With no pat psychological explanation of Maggie and Milo’s dilemma we’re left with the conclusion that maybe some people are just born miserable.
“THIS IS WHERE I LEAVE YOU” My rating: B- (Opening wide on Sept. 19)
103 minutes MPAA rating: R
Families come together to celebrate or grieve. By Hollywood’s reckoning, grieving is by far the funnier situation.
The latest example is the amusing “This Is Where I Leave You,” in which four siblings return to their Midwestern hometown to bury their father.
Mother Altman (Jane Fonda) informs them that Dad wanted everyone to sit shiva for him. Which is odd, because though born Jewish, he was an atheist.
Anyway, now the kids, their spouses, significant others, and family friends are locked into a week of quiet contemplation. No work, no phone calls, no distractions from the memory of a life well lived.
“It’s gonna be hard,” Mom says in a spectacular display of understatement. “It’s gonna be uncomfortable. You’re going to get on each other’s nerves.”
Judd (Jason Bateman) is a New York radio producer who just found his wife (“Recitfy’s” Abigail Spencer) in bed with his shock jock boss (Dax Shepard). He explains her absence by telling everyone she’s at home with a bad back.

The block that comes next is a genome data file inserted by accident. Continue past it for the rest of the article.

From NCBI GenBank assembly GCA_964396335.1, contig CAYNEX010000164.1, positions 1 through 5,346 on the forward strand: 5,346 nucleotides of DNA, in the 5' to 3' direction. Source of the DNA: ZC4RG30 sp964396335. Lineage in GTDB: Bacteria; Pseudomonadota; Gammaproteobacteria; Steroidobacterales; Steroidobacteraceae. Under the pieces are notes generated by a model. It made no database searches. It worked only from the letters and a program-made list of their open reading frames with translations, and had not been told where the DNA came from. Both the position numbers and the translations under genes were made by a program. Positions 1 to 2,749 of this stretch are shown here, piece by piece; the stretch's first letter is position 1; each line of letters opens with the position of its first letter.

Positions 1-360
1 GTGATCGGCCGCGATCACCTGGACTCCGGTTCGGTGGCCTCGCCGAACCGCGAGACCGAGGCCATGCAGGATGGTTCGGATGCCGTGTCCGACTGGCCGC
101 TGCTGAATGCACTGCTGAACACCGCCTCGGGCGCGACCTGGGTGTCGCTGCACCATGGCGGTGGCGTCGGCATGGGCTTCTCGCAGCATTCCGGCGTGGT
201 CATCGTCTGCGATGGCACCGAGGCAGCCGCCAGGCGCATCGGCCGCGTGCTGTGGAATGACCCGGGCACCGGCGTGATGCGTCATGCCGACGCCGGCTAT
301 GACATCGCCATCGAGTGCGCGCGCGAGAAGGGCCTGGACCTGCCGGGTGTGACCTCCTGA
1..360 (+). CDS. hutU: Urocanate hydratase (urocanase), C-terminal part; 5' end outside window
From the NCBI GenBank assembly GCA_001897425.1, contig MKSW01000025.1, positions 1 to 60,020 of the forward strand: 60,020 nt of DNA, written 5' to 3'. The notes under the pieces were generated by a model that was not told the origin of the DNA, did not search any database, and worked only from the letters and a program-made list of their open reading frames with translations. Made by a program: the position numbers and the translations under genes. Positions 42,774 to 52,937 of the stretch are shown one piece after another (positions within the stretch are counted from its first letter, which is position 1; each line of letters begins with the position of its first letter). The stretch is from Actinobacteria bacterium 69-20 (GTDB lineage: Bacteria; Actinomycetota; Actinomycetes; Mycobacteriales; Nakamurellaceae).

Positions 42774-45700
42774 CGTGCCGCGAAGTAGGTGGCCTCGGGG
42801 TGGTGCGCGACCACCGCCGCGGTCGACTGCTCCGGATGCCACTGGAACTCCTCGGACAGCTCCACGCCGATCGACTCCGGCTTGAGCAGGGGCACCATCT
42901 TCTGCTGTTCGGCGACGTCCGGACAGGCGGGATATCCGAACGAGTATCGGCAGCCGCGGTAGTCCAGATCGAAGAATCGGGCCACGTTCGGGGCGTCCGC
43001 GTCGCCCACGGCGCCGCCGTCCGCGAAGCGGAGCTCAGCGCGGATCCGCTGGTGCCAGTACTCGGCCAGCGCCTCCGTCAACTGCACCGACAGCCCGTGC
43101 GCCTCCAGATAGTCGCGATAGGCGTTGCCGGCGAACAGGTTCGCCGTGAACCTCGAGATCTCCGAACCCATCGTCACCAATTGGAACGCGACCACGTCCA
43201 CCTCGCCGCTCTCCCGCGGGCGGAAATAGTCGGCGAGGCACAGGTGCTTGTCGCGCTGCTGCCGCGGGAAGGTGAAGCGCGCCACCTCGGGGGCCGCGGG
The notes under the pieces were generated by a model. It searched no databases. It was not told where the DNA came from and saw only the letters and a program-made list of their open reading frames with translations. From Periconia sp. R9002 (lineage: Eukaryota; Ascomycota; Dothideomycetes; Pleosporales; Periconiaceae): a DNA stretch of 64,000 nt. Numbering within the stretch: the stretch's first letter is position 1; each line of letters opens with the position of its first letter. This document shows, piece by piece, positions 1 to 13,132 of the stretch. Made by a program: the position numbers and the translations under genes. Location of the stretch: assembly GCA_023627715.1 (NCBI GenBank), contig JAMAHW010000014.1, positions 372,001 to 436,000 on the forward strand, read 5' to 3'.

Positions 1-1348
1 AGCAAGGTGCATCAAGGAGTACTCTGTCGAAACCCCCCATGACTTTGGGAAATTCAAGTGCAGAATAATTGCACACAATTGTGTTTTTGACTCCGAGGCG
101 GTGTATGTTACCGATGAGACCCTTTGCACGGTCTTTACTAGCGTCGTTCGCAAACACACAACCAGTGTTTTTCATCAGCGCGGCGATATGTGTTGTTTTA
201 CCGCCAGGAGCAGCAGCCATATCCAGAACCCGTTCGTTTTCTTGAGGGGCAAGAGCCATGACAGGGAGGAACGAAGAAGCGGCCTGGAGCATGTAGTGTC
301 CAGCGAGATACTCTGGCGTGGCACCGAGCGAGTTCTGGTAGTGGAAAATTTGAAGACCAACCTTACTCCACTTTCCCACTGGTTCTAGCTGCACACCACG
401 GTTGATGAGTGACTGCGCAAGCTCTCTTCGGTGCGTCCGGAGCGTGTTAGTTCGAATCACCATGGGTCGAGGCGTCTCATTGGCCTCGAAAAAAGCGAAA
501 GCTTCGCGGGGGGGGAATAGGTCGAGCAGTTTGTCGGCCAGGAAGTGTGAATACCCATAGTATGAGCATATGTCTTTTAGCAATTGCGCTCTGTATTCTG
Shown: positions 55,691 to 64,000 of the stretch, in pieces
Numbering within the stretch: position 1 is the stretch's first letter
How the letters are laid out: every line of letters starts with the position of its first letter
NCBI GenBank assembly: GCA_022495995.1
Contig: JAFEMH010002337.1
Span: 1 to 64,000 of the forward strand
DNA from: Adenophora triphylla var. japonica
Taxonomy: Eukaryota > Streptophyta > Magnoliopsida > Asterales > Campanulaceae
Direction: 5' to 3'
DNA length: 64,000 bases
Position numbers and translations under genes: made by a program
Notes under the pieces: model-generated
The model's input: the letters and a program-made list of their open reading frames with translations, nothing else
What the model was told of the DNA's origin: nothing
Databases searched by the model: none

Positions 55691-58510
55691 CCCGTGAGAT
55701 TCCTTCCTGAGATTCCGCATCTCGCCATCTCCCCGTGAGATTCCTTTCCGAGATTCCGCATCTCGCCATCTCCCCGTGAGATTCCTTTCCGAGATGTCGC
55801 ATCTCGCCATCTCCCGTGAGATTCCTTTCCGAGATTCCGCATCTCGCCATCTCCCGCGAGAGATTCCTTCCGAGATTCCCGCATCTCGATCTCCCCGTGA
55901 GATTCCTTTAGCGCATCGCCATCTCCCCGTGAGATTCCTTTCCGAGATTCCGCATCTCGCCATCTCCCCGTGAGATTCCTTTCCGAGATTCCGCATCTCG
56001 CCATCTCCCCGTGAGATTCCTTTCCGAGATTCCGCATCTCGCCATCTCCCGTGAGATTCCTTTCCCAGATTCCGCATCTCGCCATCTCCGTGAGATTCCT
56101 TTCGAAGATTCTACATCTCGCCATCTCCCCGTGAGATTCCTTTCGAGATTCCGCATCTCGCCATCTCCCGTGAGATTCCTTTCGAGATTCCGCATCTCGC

Wendy (Tina Fey) is saddled with a work-obsessed hubby (Aaron Lazar) who won’t get off the cell phone long enough to give her the time of day. She’s also dealing with a two year old going through an anal phase.
Paul (Cory Stoll), who still operates the family’s sporting goods store, has been trying for months to get his wife (Kathryn Hahn) pregnant. By now he’s pretty sick of sex.
And baby-of-the-family Phillip (“Girls’” Adam Driver), an irrepressible/irresponsible wiseass, shows up with his new squeeze, a ridiculously hot lady lawyer (Connie Britton) 20 years his senior.
“LIFE OF CRIME” My rating: C+ (Now showing at the Cinetopia)
98 minutes | MPAA rating: R
Movie chemistry is a weird thing.